What’s the best way to motivate high performance in yourself and others?
Human motivation is an evergreen topic, with new ideas regularly offered by management and psychology theorists. Search on Google and you’ll find over 4 million results, over 1,200 books on Amazon.
One perspective that’s stood the test of time is Self-Determination Theory (SDT).
Based on research published 30 years ago by Richard Ryan and Edward Deci, SDT is a theory of human motivation, personality development, and well-being. It remains highly relevant for today’s global leaders, according to Sunny Stout-Rostron, Ph.D. Stout-Rostron is a Global ECC Affiliate and the author of the 2014 book Leadership Coaching for Results: Cutting-Edge Practices for Coach and Client.
ECC recently sat down with Sunny to learn more about SDT, to discuss how she uses it in her coaching practice, and to understand how leaders and coaches can use it to build high-performing teams.
What is Self-Determination Theory (SDT)?
SDT is concerned with supporting our natural or intrinsic tendencies to behave in effective and healthy ways. Self-determined people experience a sense of freedom to do what is interesting, personally important, and vitalizing.
According to the theory, people have three intrinsic needs: autonomy, competence, and relatedness.
- Autonomy occurs when your behavior is aligned with your values and interests, and your actions at work are ‘self-endorsed’ (i.e. you believe in what you’re doing). According to Stout-Rostron, “You must be able to self-endorse.” Autonomy is also a core condition of one’s work as a coach or a leader – the work itself is aimed at helping people become autonomous.
- Competence involves experiencing mastery. It’s what gives you a sense of personal effectiveness when you receive positive feedback on a job well done. As a coach or leader, you help people understand their competence when you point out what they do well – and what they don’t.
- Relatedness refers to the need to be connected – to interact and engage with, and to care for others. Relatedness supports inclusion and empathy and creates a sense of belonging. An important part of a coach or leader’s role is to help people relate more effectively with those who challenge them the most.
SDT isn’t a new concept. Why is it still relevant for today’s global leaders?
Self-Determination Theory looks at two factors that are critical for developing talent – motivation and goals.
SDT researchers Deci and Ryan originally looked at intrinsic and extrinsic motivation. Intrinsic motivation is what matters most. According to Stout-Rostron, “What really motivates you has a connection to your well-being. If the key factors (autonomy, competence, relatedness) are present, they will work with your intrinsic motivation and you will thrive.”
Goals are closely connected to motivation. “If goals aren’t tied to intrinsic motivation, they will be harder to achieve. The same is true of rewards,” according to Stout-Rostron. No matter the extrinsic motivator (e.g. car, pay raise, change in title), if a reward isn’t tied to intrinsic motivation, it won’t motivate you.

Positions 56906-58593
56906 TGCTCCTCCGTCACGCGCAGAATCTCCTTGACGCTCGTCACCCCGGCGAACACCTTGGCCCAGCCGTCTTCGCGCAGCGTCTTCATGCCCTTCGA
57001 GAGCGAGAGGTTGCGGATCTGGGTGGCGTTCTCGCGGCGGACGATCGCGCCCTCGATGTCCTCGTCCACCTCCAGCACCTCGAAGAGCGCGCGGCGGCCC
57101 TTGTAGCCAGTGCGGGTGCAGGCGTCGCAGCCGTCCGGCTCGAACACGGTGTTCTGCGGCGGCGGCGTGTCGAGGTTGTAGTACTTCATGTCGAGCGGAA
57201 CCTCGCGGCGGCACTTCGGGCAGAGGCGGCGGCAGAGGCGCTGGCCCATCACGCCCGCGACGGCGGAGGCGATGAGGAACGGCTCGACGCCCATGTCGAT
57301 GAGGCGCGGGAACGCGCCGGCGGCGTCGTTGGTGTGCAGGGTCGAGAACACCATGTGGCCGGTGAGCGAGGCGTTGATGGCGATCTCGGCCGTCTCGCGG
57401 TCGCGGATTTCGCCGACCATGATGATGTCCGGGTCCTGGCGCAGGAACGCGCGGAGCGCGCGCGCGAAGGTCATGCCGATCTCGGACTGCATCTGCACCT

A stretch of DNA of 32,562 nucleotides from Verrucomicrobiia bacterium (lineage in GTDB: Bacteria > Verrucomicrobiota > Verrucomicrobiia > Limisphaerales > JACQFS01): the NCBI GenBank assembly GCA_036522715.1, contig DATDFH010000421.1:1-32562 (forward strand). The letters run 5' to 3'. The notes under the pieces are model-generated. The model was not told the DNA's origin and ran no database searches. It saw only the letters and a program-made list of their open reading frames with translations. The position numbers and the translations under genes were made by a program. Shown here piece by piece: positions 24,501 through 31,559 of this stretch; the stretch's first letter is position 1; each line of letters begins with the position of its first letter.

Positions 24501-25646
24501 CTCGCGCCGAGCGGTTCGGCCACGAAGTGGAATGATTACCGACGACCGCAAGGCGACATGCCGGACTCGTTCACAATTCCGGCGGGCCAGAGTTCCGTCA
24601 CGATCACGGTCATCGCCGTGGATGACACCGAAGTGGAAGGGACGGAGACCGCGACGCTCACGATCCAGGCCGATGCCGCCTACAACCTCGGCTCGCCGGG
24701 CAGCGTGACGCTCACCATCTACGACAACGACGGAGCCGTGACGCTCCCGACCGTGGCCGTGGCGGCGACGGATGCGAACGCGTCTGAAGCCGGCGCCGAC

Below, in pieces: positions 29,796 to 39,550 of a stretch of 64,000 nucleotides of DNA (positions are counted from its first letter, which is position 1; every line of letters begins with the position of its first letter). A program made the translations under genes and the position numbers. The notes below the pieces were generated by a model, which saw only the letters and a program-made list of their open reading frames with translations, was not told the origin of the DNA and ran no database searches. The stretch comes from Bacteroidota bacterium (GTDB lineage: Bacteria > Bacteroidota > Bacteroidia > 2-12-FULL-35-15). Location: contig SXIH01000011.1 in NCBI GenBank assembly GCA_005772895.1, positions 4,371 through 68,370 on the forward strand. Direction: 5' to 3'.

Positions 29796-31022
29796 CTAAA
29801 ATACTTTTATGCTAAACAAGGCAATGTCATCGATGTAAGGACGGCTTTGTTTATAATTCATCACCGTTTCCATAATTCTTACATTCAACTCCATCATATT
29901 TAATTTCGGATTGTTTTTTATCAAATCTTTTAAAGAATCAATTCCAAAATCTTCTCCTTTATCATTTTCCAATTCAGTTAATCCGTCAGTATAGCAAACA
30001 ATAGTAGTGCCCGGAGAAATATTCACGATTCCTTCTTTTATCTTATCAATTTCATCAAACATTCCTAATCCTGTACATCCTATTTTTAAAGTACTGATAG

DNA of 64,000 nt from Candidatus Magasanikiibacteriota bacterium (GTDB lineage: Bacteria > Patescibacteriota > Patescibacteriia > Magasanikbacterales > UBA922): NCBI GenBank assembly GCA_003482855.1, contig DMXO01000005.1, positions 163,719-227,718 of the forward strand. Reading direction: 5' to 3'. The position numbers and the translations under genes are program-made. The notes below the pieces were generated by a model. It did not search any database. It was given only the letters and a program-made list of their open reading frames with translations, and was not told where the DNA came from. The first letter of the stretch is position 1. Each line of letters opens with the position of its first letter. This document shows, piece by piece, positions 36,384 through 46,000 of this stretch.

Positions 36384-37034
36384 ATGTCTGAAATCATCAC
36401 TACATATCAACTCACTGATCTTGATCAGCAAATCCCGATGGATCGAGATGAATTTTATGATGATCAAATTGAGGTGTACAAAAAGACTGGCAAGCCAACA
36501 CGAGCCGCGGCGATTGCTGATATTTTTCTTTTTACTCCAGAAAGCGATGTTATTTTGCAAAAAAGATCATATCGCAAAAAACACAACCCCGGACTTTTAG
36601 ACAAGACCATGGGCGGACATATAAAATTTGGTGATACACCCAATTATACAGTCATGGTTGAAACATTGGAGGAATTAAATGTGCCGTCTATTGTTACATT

How do you use SDT as a leadership coach?
Quoting Dr. Gordon Spence of the Sydney Business School, “Coaching is fundamentally concerned with the enhancement of human functioning,” according to Stout-Rostron. Coaching acknowledges and helps satisfy needs related to autonomy, competence, and relatedness.
When coaches and leaders encourage people to take ownership for and to develop their own expertise, they foster autonomy. According to Stout-Rostron, “Goals have to come from clients; they have to bring the issues to the table.”
Competence is an underlying assumption in coaching. “Coaching assumes people can achieve what they want to achieve,” according to Stout-Rostron. Coaches provide assessments and feedback to help clients understand where they use different competencies in their lives.
Regarding relatedness, coaches give attention and empathy. ‘Supportive challenging’ is an important part of what coaches and leaders provide.
How can leaders and coaches use SDT to support high performance in individuals and teams?
It starts with being aware that people have professional (i.e. ‘what the boss wants’) and personal development needs.
Leaders and coaches can support autonomy by taking the time to understand people’s perspectives, encouraging self-initiation and self-reflection, and offering meaningful choices. When you’re seeking behavior change, provide a rationale and minimize the use of controlling language or rewards.
You can support competence by designing activities so that mastery is the dominant experience. Provide structure for active development, and give informational feedback rather than controlling feedback. Focus praise on effort and specific accomplishments – not on ability or comparisons.
Relatedness supportive environments convey respect for the individual, ensuring people feel valued and significant. You can create a supportive environment by offering concern, especially when team members are facing challenges.
Foster high performance by creating environments that support autonomy, competence, and relatedness.
Here is a great reasource to learn more about Self-Determination Theory.